Pricing an Afghanistan troop buildup is no simple calculation
The White House estimate is twice the Pentagon's. Some see politics
By Christi Parsons and Julian E. Barnes
November 23, 2009
Reporting from Washington
President Obama measures the potential burden of a new war strategy in
Afghanistan, his administration is struggling to come up with even the
most dispassionate of predictions: the actual price tag for the
anticipated buildup of troops.
The calculations so far have produced a sweeping range. The Pentagon
publicly estimates it will cost $500,000 a year for every additional
service member sent to the war zone. Obama's budget experts size it up
at twice that much.
In coming up with such numbers, the White House and the military have
different priorities as well as different methods.
The president's advisors don't want to underestimate the cost and then
lose the public's faith. The Pentagon worries about sticker shock as
commanders push for an increase of as many as 40,000 troops.
Both sides emphasize that their figures are estimates and could change
-- in fact, a Pentagon comptroller assessment this month put the number
closer to that of Obama's Office of Management and Budget.
Still, budgeting and politics are entwined, and numbers can always
support more than one point of view.
The Bush White House minimized costs as it moved toward war. Obama is
weighing skeptically an escalation of a war he didn't launch. In his
campaign, Obama promised not to tuck war costs away, off federal budget
"Our resources in manpower, our resources in human lives and our
resources in money are not infinite," White House Press Secretary
Robert Gibbs said in an interview. "The notion that we wouldn't take
each of those things into account does not make a lot of sense to this
commander in chief."
All of those elements are under consideration as Obama wraps up a
review of war strategy. He is expected any week now to respond to
requests from his commander in the region for a strategy change and for
additional forces. The White House could announce an increase of 20,000
to 40,000 troops shortly after Thanksgiving.
During a recent session of his war council -- where one contingent has
questioned the wisdom of sending more troops -- Obama asked how much it
would cost to pay for the troops Gen. Stanley A. McChrystal has
requested. The president sought an exact accounting, a request that
turned out to be more complicated than anticipated.
The Office of Management and Budget says adding 40,000 troops would
cost about $40 billion a year, or $1 million each. White House
officials included in their estimate everything they consider necessary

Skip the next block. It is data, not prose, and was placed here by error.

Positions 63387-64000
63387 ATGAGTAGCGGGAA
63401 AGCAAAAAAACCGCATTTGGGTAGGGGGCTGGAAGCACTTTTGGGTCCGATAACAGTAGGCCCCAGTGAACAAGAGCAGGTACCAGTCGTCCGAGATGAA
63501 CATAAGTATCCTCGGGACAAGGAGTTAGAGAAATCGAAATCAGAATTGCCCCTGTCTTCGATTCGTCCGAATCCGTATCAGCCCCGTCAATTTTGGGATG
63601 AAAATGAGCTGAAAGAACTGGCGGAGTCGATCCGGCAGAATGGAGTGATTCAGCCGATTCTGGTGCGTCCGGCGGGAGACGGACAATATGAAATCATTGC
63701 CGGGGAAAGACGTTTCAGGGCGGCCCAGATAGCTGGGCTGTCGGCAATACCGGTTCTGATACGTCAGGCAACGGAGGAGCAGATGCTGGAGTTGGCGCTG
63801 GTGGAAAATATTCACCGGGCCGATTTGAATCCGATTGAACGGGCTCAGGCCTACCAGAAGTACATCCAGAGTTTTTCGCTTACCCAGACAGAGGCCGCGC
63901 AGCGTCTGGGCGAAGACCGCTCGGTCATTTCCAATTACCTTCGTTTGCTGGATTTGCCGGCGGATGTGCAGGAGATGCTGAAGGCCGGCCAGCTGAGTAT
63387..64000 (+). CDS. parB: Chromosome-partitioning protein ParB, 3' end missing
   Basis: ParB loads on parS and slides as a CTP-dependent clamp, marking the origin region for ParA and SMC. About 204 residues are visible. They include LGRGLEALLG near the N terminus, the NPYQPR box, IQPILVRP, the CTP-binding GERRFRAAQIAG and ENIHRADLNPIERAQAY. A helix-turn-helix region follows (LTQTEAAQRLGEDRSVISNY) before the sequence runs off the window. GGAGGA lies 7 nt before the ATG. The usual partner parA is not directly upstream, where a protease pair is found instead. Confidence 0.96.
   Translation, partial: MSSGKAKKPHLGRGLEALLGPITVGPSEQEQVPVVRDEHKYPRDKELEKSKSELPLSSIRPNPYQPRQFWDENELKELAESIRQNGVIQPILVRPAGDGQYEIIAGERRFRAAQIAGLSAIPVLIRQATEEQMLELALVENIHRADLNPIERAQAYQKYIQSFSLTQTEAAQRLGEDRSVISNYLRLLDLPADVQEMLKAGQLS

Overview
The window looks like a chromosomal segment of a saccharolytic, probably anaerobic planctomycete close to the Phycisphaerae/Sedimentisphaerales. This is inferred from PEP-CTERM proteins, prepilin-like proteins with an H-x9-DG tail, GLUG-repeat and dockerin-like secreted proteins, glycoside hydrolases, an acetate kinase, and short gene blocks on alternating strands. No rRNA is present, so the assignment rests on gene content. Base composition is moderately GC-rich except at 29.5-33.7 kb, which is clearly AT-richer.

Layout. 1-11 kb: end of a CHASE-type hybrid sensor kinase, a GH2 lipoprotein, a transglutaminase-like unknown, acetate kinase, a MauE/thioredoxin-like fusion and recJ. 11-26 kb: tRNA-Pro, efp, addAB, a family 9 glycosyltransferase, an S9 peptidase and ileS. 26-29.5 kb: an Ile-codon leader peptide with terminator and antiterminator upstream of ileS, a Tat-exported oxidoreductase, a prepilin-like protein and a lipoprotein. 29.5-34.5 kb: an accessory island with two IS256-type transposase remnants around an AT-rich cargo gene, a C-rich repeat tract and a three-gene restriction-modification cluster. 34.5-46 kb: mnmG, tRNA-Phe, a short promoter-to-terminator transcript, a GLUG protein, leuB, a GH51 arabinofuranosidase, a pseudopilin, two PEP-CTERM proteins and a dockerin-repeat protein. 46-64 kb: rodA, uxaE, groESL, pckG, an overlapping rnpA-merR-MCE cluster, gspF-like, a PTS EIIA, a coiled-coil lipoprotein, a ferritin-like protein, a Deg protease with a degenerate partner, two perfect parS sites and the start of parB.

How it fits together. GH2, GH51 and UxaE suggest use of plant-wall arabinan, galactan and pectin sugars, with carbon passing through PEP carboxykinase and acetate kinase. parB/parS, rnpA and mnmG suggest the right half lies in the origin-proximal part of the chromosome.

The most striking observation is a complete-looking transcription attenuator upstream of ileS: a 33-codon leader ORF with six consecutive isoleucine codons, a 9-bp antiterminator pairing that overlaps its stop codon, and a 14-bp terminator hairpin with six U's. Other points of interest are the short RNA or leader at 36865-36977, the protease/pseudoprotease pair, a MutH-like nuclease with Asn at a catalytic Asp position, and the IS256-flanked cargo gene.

to wage war, including troop housing and equipment.
Inside and outside the Pentagon, some suspect an effort to undermine
support for a troop increase. "The large-scale message has been, 'This
is going to be hard and expensive,' " said Thomas Donnelly, an American
Enterprise Institute fellow and defense expert.
The Pentagon arrived at its much lower estimate by dividing its war
funding request by the number of troops throughout the region: 68,000
in Afghanistan and up to 95,000 in supporting roles elsewhere, such as
on nearby ships or in surrounding countries.
The Pentagon cost includes higher combat wages, extra aircraft hours
and other operations and maintenance costs, but omits such items as new
weapons purchases -- one-time costs that vary by year -- and support
equipment like spy satellites and anti-roadside-bomb technology.
The Pentagon also does not try to estimate costs of new bases for
But in a memo early this month, obtained by The Times' Washington
bureau, the Pentagon's own comptroller produced an estimate that broke
with the customary Defense formula and did include construction and
That memo said the yearly cost of a 40,000-troop increase would be $30
billion to $35 billion -- at least $750,000 a person. An increase of
20,000 would cost $20 billion to $25 billion annually, it said -- a
per-soldier cost equal to or greater than the White House estimate.
Even determining past spending is a fuzzy endeavor: Big chunks are paid
through emergency measures and are not calculated into the total.
Under questioning by the House Armed Services Committee this month, a
Congressional Budget Office expert couldn't say how much it costs to
run the wars in Iraq and Afghanistan.
"I find it astonishing that, eight years into this, we haven't nailed
it down with precision," another witness at the table, David Berteau,
director of the Defense Industrial Initiatives Group of the Center for
Strategic and International Studies, said later.
And yet the effort is necessary, said Stephen Daggett of the
Congressional Research Service: "If the budget is going to be
constrained, one of the questions we have to ask is whether we can
sustain the increases in forces."
Partisans of all stripes are likely to think first about intangibles,
including American tolerance for troop casualties and support for
sending new troops to Afghanistan.
Democratic leaders say money won't determine their level of commitment.
"You have to look at the mission first," said House Armed Services
Committee Chairman Ike Skelton (D-Mo.). "You absolutely start with
Obama's decision will not be based on money, his press secretary said.
"The president is going to pick the strategy that's most in our
national security interest," Gibbs said.
"Along the way, the health of our forces, the toll on lives and the
financial costs will all be discussed."
2009 Los Angeles Times